Infants and Children (15 days to 12 years old): 20 mg to 80 mg/kg once daily.
Or as prescribed by the physician.
Overdosage
The treatment of Ceftriaxone-sulbactam overdose is essentially supportive and symptomatic.
Contraindications
Ceftriaxone-Sulbactam is contraindicated in patients with history of allergy to cephalosporins, penicillins and other components of the drug.
Special Precautions
Super-infections with non-susceptible microorganisms may occur. Since pseudomembranous colitis has been reported to occur with ceftriaxone, it is important to consider this diagnosis in patients who present with diarrhea prior to the administration of Ceftriaxone-Sulbactam. Ceftriaxone, if given at higher than standard doses, may get precipitated as its calcium salt in the gall bladder, the shadows of which seen under sonography, could be mistaken for gallstones. However, it is largely asymptomatic and shadows disappears on discontinuation of therapy or in due completion of therapy. Like other cephalosporins, Ceftriaxone is known to displace bilirubin from serum albumin. Hence caution needs to be exercised when considering Ceftriaxone and Sulbactam for the treatment of neonates with hyper-bilirubinemia.
Use in Pregnancy & Lactation: Reproductive studies on Ceftriaxone have been performed in mice and rats at very high doses. No evidence of embryotoxicity, fetotoxicity or teratogenicity was observed. However, in the absence of adequate and well-controlled studies in pregnant women, caution should be taken when using this drug in pregnant women and should only be used if the benefits outweigh the risks.
As Ceftriaxone is secreted in breast milk, caution should be exercised in nursing mothers.
Use In Pregnancy & Lactation
Reproductive studies on Ceftriaxone have been performed in mice and rats at very high doses. No evidence of embryotoxicity, fetotoxicity or teratogenicity was observed. However, in the absence of adequate and well-controlled studies in pregnant women, caution should be taken when using this drug in pregnant women and should only be used if the benefits outweigh the risks.
As Ceftriaxone is secreted in breast milk, caution should be exercised in nursing mothers.
Adverse Reactions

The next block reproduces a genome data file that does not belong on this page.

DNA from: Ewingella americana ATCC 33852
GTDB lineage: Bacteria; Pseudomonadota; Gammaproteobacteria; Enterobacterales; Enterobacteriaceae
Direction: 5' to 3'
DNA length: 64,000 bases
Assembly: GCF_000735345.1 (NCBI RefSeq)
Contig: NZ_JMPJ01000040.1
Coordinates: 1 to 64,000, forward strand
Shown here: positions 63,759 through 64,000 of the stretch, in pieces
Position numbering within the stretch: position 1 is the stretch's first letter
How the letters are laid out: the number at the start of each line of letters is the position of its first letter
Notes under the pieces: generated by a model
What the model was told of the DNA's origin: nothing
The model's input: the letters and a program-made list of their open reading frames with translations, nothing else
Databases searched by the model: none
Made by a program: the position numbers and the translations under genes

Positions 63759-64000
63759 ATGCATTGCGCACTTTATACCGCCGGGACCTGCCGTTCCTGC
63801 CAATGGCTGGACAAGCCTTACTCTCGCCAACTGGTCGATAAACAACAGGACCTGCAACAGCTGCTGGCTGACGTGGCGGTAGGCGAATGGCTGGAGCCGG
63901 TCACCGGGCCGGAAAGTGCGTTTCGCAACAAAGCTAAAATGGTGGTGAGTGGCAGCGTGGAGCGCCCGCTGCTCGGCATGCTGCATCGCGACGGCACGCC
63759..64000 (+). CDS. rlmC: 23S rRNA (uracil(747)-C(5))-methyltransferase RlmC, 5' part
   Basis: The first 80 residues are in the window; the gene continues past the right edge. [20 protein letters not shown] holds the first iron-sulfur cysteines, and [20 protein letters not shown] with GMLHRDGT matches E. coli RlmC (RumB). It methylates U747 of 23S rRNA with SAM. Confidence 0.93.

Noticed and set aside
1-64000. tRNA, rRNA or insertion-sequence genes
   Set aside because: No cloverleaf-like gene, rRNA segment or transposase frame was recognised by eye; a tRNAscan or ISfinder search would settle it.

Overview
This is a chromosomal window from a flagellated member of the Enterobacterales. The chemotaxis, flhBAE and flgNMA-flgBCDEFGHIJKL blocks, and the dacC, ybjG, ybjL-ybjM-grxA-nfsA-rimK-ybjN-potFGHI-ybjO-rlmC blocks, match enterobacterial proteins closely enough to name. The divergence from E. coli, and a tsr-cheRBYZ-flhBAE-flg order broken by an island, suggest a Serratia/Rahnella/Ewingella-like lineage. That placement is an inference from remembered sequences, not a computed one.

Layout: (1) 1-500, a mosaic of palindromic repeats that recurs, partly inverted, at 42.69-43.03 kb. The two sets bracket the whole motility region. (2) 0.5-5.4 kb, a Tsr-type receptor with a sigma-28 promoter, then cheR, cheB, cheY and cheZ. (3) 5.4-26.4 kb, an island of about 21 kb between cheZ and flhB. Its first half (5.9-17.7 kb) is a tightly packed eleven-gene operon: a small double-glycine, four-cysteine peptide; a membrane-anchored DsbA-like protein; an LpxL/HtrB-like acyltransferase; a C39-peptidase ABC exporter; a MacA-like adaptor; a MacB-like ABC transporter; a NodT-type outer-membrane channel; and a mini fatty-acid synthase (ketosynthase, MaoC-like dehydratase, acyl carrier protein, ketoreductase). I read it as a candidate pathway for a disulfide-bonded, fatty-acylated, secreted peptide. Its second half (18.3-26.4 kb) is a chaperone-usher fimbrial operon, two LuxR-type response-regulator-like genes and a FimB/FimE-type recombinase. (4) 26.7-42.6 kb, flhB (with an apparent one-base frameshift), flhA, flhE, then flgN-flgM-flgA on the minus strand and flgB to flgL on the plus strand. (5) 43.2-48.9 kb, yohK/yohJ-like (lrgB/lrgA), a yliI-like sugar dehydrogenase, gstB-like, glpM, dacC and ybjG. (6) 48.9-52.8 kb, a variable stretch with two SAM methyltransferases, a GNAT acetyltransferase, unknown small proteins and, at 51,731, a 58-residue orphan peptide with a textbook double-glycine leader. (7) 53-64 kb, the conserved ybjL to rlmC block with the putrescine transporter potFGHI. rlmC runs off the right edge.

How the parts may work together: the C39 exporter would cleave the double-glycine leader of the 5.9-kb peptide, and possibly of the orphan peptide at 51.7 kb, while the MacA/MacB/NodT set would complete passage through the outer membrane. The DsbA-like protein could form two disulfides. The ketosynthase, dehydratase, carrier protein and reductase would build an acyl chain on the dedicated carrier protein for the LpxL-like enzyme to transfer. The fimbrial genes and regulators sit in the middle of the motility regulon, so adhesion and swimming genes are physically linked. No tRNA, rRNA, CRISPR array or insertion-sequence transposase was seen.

Gastrointestinal disorders such as diarrhea, nausea, vomiting, stomatitis and glossitis has been observed. Elevations of SGOT/SGPT has occurred. Hemolytic anemia is observed less frequently as well as eosinophilia, thrombocytopenia, leucopenia, granulocytopenia, hematoma, and bleeding.
Agranulocytosis (<500/mm3) has been reported occasionally at a total of cumulative dose exceeding 20 g. Exanthemia, allergic dermatitis, pruritus, urticarial, edema, erythema multiforme also occurred. Other side effects such as headaches, dizziness, increase in serum creatinine, mycosis of genital tract, oliguria, fever, and shivering have been observed. Anaphylactic shock may occur which requires immediate counter-measures. On the site of administration, pain, induration, and tenderness may be encountered. Inflammatory reactions in the vein wall may also occur after IV administration. These may be minimized by slow injection, given over 2 to 5 minutes.
Drug Interactions
Aminoglycosides: No evidence of renal toxicity with concomitant use of aminoglycoside.
Diuretics: No impairment of renal function has been observed after concurrent administration of large doses of Ceftriaxone and potent diuretics.
Chloramphenicol: Ceftriaxone and chloramphenicol have been shown to be antagonistic in-vitro studies.
Probenecid: Elimination of Ceftriaxone is not altered by probenecid.
Laboratory Test: False-positive direct Coombs' test results in certain patients (eg, those with azolemia). Non-enzymatic urinary glucose estimation methods may give false positive results.
Storage
Store at temperatures not exceeding 30°C.
MIMS Class
ATC Classification
J01DD63 - ceftriaxone and beta-lactamase inhibitor ; Belongs to the class of third-generation cephalosporins. Used in the systemic treatment of infections.
Presentation/Packing
Powd for inj (vial) 1's, 20's.